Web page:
HILL AIR FORCE BASE, Utah-- The Air Force Sustainment Center and Air Force Research Laboratory worked with the 309th Aircraft Battle Damage Repair and Expeditionary Depot Maintenance team at Hill Air Force Base, Utah, from Sept. 9-12 to test the feasibility of a new fiber optic fusion splice repair technique for fifth-generation aircraft.
The field test demonstrated that a trained maintainer with the proper equipment can perform an acceptable fusion splice repair on an aircraft in roughly 20 minutes, once the damaged section is isolated and made accessible. The current practice of replacing a damaged fiber optic cable can take hours and sometimes days.
“The process was simple and easy to learn,” said Tech. Sgt. Kenan Harvey, 309th Aircraft Battle Damage Repair and Expeditionary Depot Maintenance avionics technician. “Fusion splicing could be a very viable solution for fiber optic repair for aircraft battle damage, and eventually at the field level.”
The small size of the fusion head used for the test allows it to go practically anywhere and to splice whether level, vertical, sideways or upside down.
Harvey was trained on the fusion splicer by Laurence Wesson, president of Aurora Optics. The company also makes an explosion-proof version to operate in hazardous atmospheres, including fueled aircraft.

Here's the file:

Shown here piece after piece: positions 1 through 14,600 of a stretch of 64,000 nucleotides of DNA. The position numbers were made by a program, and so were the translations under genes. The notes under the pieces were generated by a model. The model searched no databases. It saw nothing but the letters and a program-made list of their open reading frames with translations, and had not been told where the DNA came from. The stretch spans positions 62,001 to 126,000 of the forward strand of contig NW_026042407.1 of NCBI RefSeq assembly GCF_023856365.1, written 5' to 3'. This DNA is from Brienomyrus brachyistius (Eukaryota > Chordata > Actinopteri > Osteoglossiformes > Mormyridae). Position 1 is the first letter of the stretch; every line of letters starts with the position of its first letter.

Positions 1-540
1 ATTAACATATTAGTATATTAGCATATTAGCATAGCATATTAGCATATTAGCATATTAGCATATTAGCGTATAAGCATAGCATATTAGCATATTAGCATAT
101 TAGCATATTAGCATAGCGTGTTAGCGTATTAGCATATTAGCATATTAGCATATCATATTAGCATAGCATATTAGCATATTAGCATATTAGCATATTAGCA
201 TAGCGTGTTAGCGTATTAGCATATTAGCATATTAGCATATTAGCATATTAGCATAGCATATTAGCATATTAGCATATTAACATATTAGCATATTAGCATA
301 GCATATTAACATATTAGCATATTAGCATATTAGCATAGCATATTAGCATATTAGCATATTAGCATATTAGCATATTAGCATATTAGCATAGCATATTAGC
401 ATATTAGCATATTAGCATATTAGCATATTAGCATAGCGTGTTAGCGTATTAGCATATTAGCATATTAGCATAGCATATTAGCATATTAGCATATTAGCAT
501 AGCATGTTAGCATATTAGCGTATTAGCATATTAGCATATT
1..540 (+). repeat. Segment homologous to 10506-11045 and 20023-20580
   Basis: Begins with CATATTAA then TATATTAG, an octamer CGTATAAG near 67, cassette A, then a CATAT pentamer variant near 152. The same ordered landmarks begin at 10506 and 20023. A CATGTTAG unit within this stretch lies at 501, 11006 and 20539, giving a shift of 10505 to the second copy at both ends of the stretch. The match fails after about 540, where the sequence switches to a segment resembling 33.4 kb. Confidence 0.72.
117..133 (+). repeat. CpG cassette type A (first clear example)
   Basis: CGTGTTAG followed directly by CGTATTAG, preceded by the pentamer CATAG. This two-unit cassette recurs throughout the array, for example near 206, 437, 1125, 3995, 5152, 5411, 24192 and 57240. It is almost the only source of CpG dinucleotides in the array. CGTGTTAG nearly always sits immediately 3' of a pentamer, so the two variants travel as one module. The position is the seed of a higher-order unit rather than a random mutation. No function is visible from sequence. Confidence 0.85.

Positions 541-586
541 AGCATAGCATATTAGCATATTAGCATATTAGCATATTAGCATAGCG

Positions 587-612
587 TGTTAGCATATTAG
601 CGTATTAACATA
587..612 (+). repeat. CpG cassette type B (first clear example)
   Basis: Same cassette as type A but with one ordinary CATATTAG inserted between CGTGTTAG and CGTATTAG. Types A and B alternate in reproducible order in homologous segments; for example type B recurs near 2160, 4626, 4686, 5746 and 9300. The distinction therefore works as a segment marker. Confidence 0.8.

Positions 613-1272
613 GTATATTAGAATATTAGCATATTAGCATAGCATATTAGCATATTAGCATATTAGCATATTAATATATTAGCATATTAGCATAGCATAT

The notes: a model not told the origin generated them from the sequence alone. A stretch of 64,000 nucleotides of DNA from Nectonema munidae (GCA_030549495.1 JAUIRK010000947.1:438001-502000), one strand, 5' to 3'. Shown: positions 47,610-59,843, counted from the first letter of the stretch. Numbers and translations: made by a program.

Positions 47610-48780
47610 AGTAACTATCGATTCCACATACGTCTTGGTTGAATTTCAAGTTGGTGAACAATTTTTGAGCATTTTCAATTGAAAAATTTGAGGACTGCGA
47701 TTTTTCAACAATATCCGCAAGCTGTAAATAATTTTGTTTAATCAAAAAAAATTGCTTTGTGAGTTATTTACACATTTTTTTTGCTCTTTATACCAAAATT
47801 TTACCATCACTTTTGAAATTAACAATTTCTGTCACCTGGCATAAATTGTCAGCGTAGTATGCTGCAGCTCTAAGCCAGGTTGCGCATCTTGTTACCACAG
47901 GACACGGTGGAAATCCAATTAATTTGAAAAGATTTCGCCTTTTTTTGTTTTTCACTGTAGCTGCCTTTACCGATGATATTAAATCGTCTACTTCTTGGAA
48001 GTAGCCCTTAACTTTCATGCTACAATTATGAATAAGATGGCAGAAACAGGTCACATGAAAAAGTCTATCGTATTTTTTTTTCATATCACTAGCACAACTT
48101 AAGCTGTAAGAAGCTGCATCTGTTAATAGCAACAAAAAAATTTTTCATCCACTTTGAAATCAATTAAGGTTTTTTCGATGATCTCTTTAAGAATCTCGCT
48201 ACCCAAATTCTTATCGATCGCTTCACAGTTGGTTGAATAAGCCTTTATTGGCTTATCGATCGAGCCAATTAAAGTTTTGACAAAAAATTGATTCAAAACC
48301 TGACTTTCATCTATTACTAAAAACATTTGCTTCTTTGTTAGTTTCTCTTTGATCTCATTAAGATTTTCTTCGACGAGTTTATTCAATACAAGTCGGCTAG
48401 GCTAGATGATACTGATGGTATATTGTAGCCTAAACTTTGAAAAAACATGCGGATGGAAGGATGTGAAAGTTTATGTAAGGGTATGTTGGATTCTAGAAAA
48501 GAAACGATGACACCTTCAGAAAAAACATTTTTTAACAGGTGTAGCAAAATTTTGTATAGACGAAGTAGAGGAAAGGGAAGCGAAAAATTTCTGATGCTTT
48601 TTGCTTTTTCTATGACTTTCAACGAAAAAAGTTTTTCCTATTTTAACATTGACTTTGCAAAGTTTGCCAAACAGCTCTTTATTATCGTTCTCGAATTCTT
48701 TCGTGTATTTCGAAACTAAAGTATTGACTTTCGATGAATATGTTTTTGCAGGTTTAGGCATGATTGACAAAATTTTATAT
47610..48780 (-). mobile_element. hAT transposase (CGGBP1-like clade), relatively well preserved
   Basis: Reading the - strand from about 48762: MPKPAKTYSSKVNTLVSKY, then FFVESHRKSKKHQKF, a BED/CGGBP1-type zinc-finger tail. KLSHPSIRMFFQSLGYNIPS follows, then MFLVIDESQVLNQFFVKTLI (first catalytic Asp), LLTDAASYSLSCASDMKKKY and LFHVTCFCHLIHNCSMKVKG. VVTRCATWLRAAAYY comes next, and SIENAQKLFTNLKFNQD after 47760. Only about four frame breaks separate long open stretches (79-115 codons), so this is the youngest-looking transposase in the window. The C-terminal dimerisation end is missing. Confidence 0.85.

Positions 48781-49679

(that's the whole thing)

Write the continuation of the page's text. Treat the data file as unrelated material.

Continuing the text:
A total of eight fusion splice repairs were made, and they all met the minimal signal loss requirements when measured. Two splices were made on an F-35A Lightning II and one was made on an F-22 Raptor.
Signal loss is measured in decibels and the test splices averaged less than .02 dB where .5 dB is the maximum allowed. At .02 dB, a single run of cable could feasibly be spliced 25 times and still meet performance standards.
The next step in getting this repair capability to maintainers is the environmental testing of the splices by the AFRL’s Materials and Manufacturing Directorate.
“The lab will run the splices through a series environmental stresses such as temperature shock, thermal cycling with humidity and condensation, chemical and vibration exposures,” said Edward White, AFRL materials engineer.
“This technique is very promising. We hope that the environmental tests go well and that this approach passes,” said Brett Jordan, AFRL electrical engineer.
Fiber optics are found not only in the Air Force’s most advanced aircraft, but are also present in most legacy aircraft.
“This is a cross-cutting capability. Fiber optics doesn’t discriminate whether you’re on an F-35, B-52 or an F-22. Even combat communications could use this capability,” said Senior Master Sgt. Mike Reid, AFSC Aircraft Battle Damage Repair Functional Area Manager.